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It consistently surprises me that people would trust Microsoft for their antivirus program. If Microsoft were capable of designing a secure product, they would have fixed Windows to begin with, and then you wouldn't need an antivirus program at all. It shouldn't be shocking to find MSE rated at the bottom of the security ladder when it's brought to you by the same company that brought you Windows.
 

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Formerly I used AVG free and now use Avast free. I'm on internet 6-8 hours a day and it work very well.
 

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Put me on the camp of no-antivirus.

I got an hardware firewall, then I make interval image backups. Any trouble, just restore from last known-to-be-good backup, 15 minutes and am back in business. When I had an antivirus, it was more housekeeping, worrying about infestation, and when infected, I don't remember how much time I spent trying to "cure" my machine, no more. At any sign of trouble, pull out my last good image backup... BAM! This also helps when I install an iffy App then decide it's no worth the trouble and wonder whether running uninstall would truly clean everything up. Image backup restore, EXACTLY how I had it before, no doubt.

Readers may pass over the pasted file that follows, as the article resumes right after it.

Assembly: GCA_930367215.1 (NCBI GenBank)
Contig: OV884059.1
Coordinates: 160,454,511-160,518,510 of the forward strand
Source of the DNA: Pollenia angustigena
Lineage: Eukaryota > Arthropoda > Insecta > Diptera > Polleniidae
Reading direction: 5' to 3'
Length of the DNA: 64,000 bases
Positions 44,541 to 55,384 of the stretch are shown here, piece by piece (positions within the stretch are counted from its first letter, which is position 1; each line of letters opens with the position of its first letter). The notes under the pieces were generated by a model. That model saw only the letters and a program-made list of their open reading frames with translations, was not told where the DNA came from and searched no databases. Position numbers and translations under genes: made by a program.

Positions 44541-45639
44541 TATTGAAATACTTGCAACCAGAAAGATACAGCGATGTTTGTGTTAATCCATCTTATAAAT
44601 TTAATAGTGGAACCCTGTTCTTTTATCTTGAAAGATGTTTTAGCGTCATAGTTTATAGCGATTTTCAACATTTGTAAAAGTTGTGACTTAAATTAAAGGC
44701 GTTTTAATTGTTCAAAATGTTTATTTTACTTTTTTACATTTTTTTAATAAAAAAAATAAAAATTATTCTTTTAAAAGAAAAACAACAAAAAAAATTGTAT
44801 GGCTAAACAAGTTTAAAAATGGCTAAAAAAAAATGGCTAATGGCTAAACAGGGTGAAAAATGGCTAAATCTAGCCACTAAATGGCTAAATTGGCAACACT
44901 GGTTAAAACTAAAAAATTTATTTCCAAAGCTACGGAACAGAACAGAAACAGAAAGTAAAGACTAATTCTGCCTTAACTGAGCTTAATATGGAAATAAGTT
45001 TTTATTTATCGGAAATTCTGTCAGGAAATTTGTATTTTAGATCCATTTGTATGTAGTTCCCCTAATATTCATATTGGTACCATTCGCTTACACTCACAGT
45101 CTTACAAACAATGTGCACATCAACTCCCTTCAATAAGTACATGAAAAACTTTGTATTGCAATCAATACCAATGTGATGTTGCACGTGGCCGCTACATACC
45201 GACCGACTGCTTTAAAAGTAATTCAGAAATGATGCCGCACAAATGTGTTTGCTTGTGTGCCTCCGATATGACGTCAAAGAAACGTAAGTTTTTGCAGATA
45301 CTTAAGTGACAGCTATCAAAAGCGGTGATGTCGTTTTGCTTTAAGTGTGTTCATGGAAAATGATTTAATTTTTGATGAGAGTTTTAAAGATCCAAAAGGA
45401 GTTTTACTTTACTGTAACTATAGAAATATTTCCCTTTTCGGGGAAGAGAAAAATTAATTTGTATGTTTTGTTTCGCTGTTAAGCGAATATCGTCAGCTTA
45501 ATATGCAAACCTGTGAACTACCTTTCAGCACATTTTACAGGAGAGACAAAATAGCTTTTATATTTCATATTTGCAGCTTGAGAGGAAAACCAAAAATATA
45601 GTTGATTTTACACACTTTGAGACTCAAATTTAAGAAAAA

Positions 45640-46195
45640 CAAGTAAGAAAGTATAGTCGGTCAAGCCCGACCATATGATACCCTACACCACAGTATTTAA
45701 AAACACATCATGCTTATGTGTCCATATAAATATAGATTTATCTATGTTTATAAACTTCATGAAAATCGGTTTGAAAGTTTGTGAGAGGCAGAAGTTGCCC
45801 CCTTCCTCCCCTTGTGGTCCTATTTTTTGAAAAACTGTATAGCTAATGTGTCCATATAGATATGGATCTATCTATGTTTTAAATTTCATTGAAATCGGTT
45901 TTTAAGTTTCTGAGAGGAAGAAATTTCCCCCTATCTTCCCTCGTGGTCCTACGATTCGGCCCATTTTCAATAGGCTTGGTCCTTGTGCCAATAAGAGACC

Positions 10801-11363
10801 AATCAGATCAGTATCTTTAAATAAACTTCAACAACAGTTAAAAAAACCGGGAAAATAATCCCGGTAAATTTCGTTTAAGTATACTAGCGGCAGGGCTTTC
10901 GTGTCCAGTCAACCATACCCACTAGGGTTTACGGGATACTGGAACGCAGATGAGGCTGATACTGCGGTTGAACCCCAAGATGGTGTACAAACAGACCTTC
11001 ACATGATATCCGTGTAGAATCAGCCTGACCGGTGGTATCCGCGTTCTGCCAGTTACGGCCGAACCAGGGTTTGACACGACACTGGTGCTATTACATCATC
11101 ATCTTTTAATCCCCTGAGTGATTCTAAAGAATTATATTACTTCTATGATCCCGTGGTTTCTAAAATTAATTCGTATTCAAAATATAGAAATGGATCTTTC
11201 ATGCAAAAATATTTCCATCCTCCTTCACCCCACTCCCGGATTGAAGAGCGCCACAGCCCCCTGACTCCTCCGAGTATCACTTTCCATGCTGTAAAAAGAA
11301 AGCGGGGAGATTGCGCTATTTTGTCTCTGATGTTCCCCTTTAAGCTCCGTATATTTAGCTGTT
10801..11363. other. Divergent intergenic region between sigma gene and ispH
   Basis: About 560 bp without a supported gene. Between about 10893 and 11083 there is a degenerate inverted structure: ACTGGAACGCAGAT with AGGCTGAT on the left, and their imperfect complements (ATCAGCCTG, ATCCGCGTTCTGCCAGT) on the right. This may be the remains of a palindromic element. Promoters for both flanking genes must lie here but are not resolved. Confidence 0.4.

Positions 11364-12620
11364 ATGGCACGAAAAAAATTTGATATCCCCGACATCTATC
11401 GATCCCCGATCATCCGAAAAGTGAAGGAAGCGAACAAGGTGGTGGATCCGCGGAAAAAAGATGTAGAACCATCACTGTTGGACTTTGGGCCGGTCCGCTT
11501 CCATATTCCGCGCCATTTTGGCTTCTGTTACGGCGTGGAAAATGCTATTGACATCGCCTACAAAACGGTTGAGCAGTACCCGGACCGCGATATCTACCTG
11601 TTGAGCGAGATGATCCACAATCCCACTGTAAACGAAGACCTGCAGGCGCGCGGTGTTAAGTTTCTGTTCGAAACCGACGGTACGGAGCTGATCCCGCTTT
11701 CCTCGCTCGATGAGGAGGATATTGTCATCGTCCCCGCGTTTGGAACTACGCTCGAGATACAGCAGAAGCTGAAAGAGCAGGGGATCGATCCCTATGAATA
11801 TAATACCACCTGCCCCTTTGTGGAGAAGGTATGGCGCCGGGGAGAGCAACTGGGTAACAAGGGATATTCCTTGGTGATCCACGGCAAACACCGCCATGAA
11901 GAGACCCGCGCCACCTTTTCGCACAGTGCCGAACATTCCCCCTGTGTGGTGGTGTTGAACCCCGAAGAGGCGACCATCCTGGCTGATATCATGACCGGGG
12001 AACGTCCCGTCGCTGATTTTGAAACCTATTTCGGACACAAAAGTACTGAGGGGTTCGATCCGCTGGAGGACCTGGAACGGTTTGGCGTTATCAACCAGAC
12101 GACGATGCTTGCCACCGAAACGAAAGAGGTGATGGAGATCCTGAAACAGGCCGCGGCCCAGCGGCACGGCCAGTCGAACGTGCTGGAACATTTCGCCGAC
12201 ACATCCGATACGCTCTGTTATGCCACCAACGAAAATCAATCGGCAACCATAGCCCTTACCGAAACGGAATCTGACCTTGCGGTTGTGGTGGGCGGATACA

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I got burned by MSE twice over the last few years on personal computers. Only use Nod32 or Vipre now. I'm a system admin by trade.

On the side I sometimes fix home user's computers for friends, and I cannot count the number of times I've seen MSE, McAffee or Norton installed with a bucketload of junk on the system. Once the computer wouldn't even boot properly. Ever since I cannot recommend MSE for anything.

Slightly off topic, but I also don't really understand how anyone can justify not having antivirus at this point. Computers are fast enough that a modern AV doesn't even slightly slow your computer down. yes imaging is likely still the best way to get your computer back. However, you may not know you have it, but you could easily be a carrier to some other machine. And if you do any kind of banking or any other sensitive task at all on your computer you could have a keylogger and you might not even know it.